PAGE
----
Cities Economic Impact Report
The World Travel & Tourism Council’s (WTTC) City Travel & Tourism Economic Impact Report for 2018 quantifies the economic contribution of Travel & Tourism in 73 cities around the world. This edition also highlights successful initiatives, strategies and policies that have been implemented by cities. Over half (55%) of the world’s population lives in urban areas. Cities have become global economic hubs, driving growth and innovation, while attracting more and more people who come to live, do business and discover them. Not surprisingly, therefore, nearly half of global international travel takes place in cities.
Key highlights include:
- Travel & Tourism in these 73 cities directly accounted for 4.4% of city GDP (US$ 691 bn) and 17 million jobs, or 5.7% of total employment in these cities in 2018.
- International visitor spending is more important to cities than it usually is to countries as a whole. International visitors accounted for 45% of tourism spending across the 73 cities in our study, compared to just 29% for economies worldwide.
- Revenues from international visitors will in many cases pay for infrastructure projects, the provision of public workers and services that improve the quality of life for residents.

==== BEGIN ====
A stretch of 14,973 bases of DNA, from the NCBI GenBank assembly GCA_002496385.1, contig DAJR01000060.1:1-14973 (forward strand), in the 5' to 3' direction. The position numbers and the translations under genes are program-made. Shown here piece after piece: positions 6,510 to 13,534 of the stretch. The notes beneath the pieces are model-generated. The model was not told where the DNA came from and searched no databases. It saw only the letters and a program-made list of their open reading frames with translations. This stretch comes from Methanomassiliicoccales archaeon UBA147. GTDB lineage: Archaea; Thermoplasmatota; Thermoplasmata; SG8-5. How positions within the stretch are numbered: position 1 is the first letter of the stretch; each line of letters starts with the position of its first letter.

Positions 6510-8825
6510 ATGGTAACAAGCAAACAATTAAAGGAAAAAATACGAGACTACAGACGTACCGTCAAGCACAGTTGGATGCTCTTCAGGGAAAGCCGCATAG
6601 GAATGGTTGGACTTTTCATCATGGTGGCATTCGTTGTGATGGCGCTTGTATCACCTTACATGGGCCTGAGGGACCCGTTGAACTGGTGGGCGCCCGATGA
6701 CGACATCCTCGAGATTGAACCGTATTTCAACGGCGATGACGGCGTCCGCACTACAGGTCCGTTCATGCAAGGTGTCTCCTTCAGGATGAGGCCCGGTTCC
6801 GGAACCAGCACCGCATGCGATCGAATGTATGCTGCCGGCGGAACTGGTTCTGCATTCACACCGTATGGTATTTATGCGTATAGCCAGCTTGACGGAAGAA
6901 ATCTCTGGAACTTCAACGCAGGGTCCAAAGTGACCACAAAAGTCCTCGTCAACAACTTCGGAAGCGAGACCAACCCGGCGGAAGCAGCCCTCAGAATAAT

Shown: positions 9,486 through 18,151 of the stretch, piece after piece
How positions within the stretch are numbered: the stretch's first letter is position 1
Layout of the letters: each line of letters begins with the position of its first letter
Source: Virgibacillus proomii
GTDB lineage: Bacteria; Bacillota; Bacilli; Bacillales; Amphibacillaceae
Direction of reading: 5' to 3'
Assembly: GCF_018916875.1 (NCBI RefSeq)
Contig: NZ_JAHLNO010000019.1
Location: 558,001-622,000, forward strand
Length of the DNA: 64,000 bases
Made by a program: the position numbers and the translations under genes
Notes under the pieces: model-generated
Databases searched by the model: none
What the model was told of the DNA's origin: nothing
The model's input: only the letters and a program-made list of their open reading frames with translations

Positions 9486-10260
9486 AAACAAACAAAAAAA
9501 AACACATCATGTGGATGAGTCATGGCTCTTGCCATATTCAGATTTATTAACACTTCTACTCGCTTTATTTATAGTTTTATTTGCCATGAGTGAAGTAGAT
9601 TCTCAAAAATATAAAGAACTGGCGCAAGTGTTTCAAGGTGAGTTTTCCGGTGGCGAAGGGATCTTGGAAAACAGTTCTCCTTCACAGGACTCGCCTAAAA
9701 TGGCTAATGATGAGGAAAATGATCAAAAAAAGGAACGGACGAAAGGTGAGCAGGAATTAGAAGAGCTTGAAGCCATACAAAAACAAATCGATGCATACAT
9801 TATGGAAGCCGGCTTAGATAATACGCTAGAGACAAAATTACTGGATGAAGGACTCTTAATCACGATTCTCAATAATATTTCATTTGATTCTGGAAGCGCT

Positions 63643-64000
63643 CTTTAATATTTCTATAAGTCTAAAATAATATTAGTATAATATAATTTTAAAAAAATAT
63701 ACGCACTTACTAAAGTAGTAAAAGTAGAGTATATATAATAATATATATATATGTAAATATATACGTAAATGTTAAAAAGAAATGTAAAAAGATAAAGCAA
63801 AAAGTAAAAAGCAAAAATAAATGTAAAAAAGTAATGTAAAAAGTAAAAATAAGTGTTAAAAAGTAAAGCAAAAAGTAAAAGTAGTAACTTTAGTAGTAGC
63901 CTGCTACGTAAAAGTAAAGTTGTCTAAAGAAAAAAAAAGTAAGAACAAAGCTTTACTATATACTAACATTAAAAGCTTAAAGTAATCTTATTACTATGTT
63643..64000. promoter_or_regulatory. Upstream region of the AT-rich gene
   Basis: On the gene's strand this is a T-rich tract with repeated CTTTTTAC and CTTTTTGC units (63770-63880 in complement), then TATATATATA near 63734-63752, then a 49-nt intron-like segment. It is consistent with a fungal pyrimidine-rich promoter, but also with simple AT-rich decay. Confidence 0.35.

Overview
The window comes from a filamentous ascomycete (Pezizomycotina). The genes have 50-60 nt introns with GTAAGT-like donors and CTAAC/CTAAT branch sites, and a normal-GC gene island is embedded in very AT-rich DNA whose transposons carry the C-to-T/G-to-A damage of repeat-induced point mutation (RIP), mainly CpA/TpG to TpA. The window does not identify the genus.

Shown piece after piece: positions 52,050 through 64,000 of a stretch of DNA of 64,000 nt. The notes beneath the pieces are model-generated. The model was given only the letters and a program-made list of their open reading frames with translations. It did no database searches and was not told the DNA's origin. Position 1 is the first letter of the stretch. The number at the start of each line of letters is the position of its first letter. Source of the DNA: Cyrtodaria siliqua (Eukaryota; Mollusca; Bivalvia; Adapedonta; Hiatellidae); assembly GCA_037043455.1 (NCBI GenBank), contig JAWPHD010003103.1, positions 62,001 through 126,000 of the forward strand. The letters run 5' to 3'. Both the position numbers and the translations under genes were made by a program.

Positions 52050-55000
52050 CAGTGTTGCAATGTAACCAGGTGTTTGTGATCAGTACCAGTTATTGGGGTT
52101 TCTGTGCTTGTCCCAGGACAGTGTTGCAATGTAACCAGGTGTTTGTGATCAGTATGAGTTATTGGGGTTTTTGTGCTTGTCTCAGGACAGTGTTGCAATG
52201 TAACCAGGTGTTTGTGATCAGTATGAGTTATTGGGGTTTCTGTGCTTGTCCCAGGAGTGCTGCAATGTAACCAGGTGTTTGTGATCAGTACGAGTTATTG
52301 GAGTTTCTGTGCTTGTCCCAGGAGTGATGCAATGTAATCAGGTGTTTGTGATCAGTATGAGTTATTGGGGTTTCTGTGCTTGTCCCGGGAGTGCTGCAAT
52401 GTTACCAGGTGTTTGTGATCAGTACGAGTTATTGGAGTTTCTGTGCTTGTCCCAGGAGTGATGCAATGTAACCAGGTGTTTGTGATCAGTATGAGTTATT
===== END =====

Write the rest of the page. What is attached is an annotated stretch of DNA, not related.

- Cities which are over-reliant on domestic or international demand are more exposed to economic and geo-political risks.
- A few cities demonstrate a more balanced split between domestic and international demand, including Cancún, Munich, Cairo, Tokyo, Mecca, San Francisco and New York.
- Direct Travel & Tourism GDP across 73 cities grew by 3.6% in 2018, above the overall city economy growth of 3.0%.
- Six of the top ten largest cities in terms of the size of Travel & Tourism sector (as measured by direct Travel & Tourism GDP) are in Asia-Pacific. As of 2018, Shanghai, Paris and Beijing have the largest T&T economies of the cities in the study.
- Achieving sustainable growth for Travel & Tourism in cities requires a focus that extends far beyond the sector itself and one that is integrated into the broader urban agenda.